Yet it would not be fair to simply blame the foreign mining companies that are not “bringing enough development,” as some Sierra Leoneans claim.
Sierra Leone’s economic development “has always been hampered by an overdependence on mineral exploitation,” we were told by an ex-government official from the ministry of trade. Different governments and the population believe that diamonds and gold are sufficient generators of foreign-currency earnings and appeal for investment. But that belief has led to neglecting large-scale agriculture of commodity products, industrial development, and sustainable investments.
So, the challenge is not only to explain the gap between the seemingly abundant mining resources, and the reality of the poverty level and social development in Sierra Leone, but also how to contextualize the country’s problems beyond it’s most evident circumstances — mining.
In December 2013, the International Brain Education Association (IBREA) visited Sierra Leone on the invitation of its ministry of foreign affairs and its permanent mission to the United Nations. Along with discussions and field assessments, an agreement was reached to start a brain education and earth citizen awareness program in partnership with the Sierra Leone Ministry of Welfare, Gender and Children Affairs. The goal is to help vulnerable groups of society recover from negative experiences and information and improve their motivation, self-esteem, and capacity to focus and grow. The program is designed to benefit children, unemployed youth, and women from rural areas.
As a holistic educational methodology combining neuroscientific findings with energy principles from Korea, IBREA focuses its national assessments and programs on the mind condition of the country’s general energy or character. There are two things at the core of its mission: brain education and the Earth Citizen movement. Simply put, brain education is a holistic approach to education that aims at awakening the brain to an earth citizen awareness and action that embrace humanity and the earth and benefit all life beyond any identity boundaries. That, IBREA believes, is essentially what all human beings ultimately long for. They want to use their brain fully to help humanity and the planet. But tough experiences and biased information deviate us from that purpose. Sierra Leoneans and foreign companies in Sierra Leone are no exception.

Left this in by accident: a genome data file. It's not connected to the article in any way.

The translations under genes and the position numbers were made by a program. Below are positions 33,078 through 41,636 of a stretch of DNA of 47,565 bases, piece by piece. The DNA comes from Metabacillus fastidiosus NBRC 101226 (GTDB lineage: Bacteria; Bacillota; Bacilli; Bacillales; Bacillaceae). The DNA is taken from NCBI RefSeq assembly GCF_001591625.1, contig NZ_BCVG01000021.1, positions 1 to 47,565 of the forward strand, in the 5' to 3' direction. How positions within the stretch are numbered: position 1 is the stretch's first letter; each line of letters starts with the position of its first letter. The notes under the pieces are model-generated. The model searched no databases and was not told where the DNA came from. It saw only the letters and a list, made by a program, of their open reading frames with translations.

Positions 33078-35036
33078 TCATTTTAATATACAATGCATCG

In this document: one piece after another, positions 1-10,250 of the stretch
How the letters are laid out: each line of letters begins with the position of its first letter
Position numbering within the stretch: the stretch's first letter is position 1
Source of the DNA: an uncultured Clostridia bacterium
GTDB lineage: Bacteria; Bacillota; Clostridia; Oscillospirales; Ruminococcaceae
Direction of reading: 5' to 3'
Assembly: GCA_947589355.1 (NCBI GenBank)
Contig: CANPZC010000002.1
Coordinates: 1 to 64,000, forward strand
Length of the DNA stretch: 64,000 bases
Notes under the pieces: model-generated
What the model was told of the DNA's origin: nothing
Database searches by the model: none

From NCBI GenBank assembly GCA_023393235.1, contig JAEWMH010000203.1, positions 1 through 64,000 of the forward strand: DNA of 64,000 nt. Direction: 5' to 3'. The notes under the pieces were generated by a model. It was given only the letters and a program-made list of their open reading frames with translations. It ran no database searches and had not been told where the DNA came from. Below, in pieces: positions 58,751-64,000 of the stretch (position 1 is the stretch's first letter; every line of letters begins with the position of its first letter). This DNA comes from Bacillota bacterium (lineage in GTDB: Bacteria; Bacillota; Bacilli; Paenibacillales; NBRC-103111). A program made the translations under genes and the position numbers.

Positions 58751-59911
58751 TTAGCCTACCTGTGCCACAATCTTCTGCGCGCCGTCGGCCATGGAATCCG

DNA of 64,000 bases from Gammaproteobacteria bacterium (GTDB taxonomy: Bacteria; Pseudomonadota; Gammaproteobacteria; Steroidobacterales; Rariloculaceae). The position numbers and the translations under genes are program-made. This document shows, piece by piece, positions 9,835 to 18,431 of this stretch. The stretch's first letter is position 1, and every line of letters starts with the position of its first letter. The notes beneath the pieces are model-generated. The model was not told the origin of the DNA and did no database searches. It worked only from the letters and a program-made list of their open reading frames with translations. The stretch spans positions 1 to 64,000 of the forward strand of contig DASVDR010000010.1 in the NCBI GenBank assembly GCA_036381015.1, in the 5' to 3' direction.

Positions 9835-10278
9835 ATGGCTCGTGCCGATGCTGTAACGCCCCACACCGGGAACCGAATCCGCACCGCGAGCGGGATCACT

The long history of conflict and foreign domination impacted the minds of Sierra Leoneans. As time goes by, the negative effects can be relieved, but not necessarily cured. Since we know that, information is carried on in the genes, there must be an intentional effort to recover. Foreign domination has taken on a different shape, but it’s still present in the form of mining and other foreign corporations. Although the root of internal conflict in the country appears to swell with governments taking a bigger share of the profit, and not scaling down to the people.
Focusing on the inner power of all people, rather than on any technique, methodology, or external assistance might be a wiser way to go to the root of those wounds. Without that clearance, it can be difficult to move forward. The spiral just keeps spinning, with Sierra Leoneans growing passive while individual interests and foreign influences stick to their own way of doing things in the country.
If we apply the findings of social neuroscience (which investigates the neural organization and function that underlie social processes and behavior) on the one hand, and neuroplasticity (our brain’s capacity to change itself) on the other, to the Sierra Leone case, it might be reasonable to say that people can rewire their brains to use their resources more efficiently toward a healthy society. If their mirror neurons — that is, empathetic tendencies — are working well, foreign companies, donors, and investors can also give a better hand in this process.